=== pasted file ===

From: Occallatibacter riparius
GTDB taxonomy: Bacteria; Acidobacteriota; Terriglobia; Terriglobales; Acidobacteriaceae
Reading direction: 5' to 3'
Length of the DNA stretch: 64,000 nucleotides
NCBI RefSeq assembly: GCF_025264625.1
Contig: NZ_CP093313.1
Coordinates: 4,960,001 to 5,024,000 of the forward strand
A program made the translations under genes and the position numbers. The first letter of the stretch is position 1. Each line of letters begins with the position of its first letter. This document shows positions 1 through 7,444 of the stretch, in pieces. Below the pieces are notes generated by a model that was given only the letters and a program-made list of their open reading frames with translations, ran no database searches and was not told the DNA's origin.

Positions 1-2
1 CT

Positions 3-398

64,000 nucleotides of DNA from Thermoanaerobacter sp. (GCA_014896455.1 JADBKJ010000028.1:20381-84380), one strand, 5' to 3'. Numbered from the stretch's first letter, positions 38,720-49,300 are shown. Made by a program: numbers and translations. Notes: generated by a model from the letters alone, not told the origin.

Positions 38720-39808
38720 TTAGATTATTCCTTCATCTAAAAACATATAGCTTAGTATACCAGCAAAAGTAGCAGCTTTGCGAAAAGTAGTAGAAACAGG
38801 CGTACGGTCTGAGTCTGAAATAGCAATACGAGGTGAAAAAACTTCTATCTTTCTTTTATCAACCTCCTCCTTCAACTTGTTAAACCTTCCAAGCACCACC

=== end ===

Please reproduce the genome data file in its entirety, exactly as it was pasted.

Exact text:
From: Occallatibacter riparius
GTDB taxonomy: Bacteria; Acidobacteriota; Terriglobia; Terriglobales; Acidobacteriaceae
Reading direction: 5' to 3'
Length of the DNA stretch: 64,000 nucleotides
NCBI RefSeq assembly: GCF_025264625.1
Contig: NZ_CP093313.1
Coordinates: 4,960,001 to 5,024,000 of the forward strand
A program made the translations under genes and the position numbers. The first letter of the stretch is position 1. Each line of letters begins with the position of its first letter. This document shows positions 1 through 7,444 of the stretch, in pieces. Below the pieces are notes generated by a model that was given only the letters and a program-made list of their open reading frames with translations, ran no database searches and was not told the DNA's origin.

Positions 1-2
1 CT

Positions 3-398

64,000 nucleotides of DNA from Thermoanaerobacter sp. (GCA_014896455.1 JADBKJ010000028.1:20381-84380), one strand, 5' to 3'. Numbered from the stretch's first letter, positions 38,720-49,300 are shown. Made by a program: numbers and translations. Notes: generated by a model from the letters alone, not told the origin.

Positions 38720-39808
38720 TTAGATTATTCCTTCATCTAAAAACATATAGCTTAGTATACCAGCAAAAGTAGCAGCTTTGCGAAAAGTAGTAGAAACAGG
38801 CGTACGGTCTGAGTCTGAAATAGCAATACGAGGTGAAAAAACTTCTATCTTTCTTTTATCAACCTCCTCCTTCAACTTGTTAAACCTTCCAAGCACCACC